Not every minister may be a Mike Wallace, nor every church a network, but churches in Shawnee, Oklahoma, are proving neither is necessary to produce a quality television newsmagazine. Their creative approach takes the camera out of the Sunday morning sanctuary and onto the everyday streets.

“Christian Magazine” is financed by three Church of Christ congregations in Shawnee. On a monthly budget of $750, ministers have interviewed authors and atheists, talked to survivors of a Las Vegas hotel fire, and covered events like the Little Olympics.

The television magazine began when the former pastor of the Central Church of Christ, Dale Wade, formulated plans with layman Don McClintock. Both men were experienced in television and convinced it could be used effectively by the church. But before their dreams materialized, Wade left for another pastorate.

The minister of East Main Church of Christ, Don Preston, was inspired by the idea and stepped into Wade’s place to make it work. Today, three Church of Christ congregations finance the venture. “We don’t solicit funds for the program on the air as we don’t feel that biblically this is a correct procedure,” Preston said. The people who produce the program work voluntarily, without pay.

The most costly piece of equipment is a minicam (a camera setup that does not require film development). Preston estimates the start-up cost of a locally produced program at $65,000 to $75,000. “It’s very difficult to make a categorical statement on the cost,” Preston said. Factors involved include the charges for air time, and the varied costs of equipment.

A recent Federal Communications Commission decision may make church television even more feasible. The FCC, which regulates use of the airwaves, proposed last September to grant licenses for “low-power” stations capable of reaching audiences within a radius of 3 to 20 miles. That proposal unleashed a flood of applications, since licenses go to those who file earliest.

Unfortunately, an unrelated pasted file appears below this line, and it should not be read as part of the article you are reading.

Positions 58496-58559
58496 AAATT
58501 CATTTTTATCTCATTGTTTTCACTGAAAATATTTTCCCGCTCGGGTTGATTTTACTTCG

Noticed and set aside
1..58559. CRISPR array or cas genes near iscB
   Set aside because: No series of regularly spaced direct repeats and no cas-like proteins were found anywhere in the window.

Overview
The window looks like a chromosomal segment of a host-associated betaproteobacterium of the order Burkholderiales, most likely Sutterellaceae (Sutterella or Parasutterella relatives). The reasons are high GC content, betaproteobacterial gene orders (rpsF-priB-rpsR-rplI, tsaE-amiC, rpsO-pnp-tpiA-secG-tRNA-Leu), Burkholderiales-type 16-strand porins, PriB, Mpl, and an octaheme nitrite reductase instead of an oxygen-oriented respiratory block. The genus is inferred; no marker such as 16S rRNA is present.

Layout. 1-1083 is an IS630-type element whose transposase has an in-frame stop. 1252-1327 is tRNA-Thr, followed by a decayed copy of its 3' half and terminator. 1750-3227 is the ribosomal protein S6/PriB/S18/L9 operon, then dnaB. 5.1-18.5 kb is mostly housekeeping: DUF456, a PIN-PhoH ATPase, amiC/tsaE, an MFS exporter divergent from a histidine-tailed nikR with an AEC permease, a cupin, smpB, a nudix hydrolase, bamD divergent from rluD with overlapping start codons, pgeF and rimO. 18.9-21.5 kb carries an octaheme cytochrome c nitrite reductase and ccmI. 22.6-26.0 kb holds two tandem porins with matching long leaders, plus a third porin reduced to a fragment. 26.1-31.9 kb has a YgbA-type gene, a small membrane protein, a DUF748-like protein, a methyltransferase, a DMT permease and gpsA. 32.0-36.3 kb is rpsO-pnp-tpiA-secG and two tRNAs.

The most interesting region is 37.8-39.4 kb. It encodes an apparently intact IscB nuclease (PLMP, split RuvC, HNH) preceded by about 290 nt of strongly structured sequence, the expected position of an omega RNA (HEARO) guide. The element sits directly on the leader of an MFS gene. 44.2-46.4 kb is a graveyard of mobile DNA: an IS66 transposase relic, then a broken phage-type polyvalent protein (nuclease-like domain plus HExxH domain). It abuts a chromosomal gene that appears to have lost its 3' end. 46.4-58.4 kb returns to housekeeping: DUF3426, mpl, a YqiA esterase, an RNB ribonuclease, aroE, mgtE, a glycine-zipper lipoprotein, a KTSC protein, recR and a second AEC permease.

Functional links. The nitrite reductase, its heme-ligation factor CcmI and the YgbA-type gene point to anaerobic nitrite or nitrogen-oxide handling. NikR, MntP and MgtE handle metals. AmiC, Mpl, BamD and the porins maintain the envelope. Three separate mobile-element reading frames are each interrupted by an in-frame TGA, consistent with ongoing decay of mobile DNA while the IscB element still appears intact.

William Kitchen, president of Quality Media Corporation, claims a church can go on the air with its own station at a cost of $40,000—less if it buys used equipment. That amount, however, would not include the cost of locally produced programming.

Shawnee’s “Christian Magazine” is locally produced. And the churches have not begun a station, licensed or otherwise. Their only program, “Christian Magazine,” is broadcast by a Shawnee cable station. By law, cable stations formerly were required to provide free time for local programs, Preston said. Though the law is now void, many stations still offer free time. The Shawnee cable station is cooperative.

“Christian Magazine” airs weekly on Tuesday evening. Each episode begins with an outline, usually written by Preston or another minister. After that has been done, the interview is conducted (or event covered, as the case may be), and finally the program is edited. The production staff consists of four persons: three as filming crew and one “in front” of the camera.

The typical program takes from two to three days to prepare. Preston considers the program an extension of his ministerial duties and claims it has not made him any less efficient serving his congregation.

“Preachiness” is avoided, and the program attempts to appeal to unbelievers by demonstrating spiritual interpretations that are not obvious. The program on the Little Olympics, for example, drew on the apostle Paul’s metaphors of “fighting the good fight” and “finishing the course.” A segment on Shawnee Mills included a reference to the “Bread of Life.”

So far, “Christian Magazine” has kept clear of politics. But Preston intends to tackle homosexuality, teen-age alcoholism, and abortion. “We feel the moral and spiritual side is being ignored altogether,” he said. “I realize it isn’t too popular to speak out on some issues today, but we’re going to try.”

Because it is aired on the cable station, “Christian Magazine” possesses the potential of being seen by some 15,000 people—half of Shawnee’s population. A news station in nearby Oklahoma City has contracted to purchase newsworthy items from the churches. Four out-of-town congregations are interested in Shawnee’s innovation. In all of that, the program’s message has remained basic. “We want to challenge traditional and current thinking, as Christ did with the Pharisees, and cause people to think and examine the Bible for themselves,” said Preston.

VESTA-NADINE ROBERTSONMs. Robertson is a free-lance writer and photographer from Shawnee, Oklahoma.

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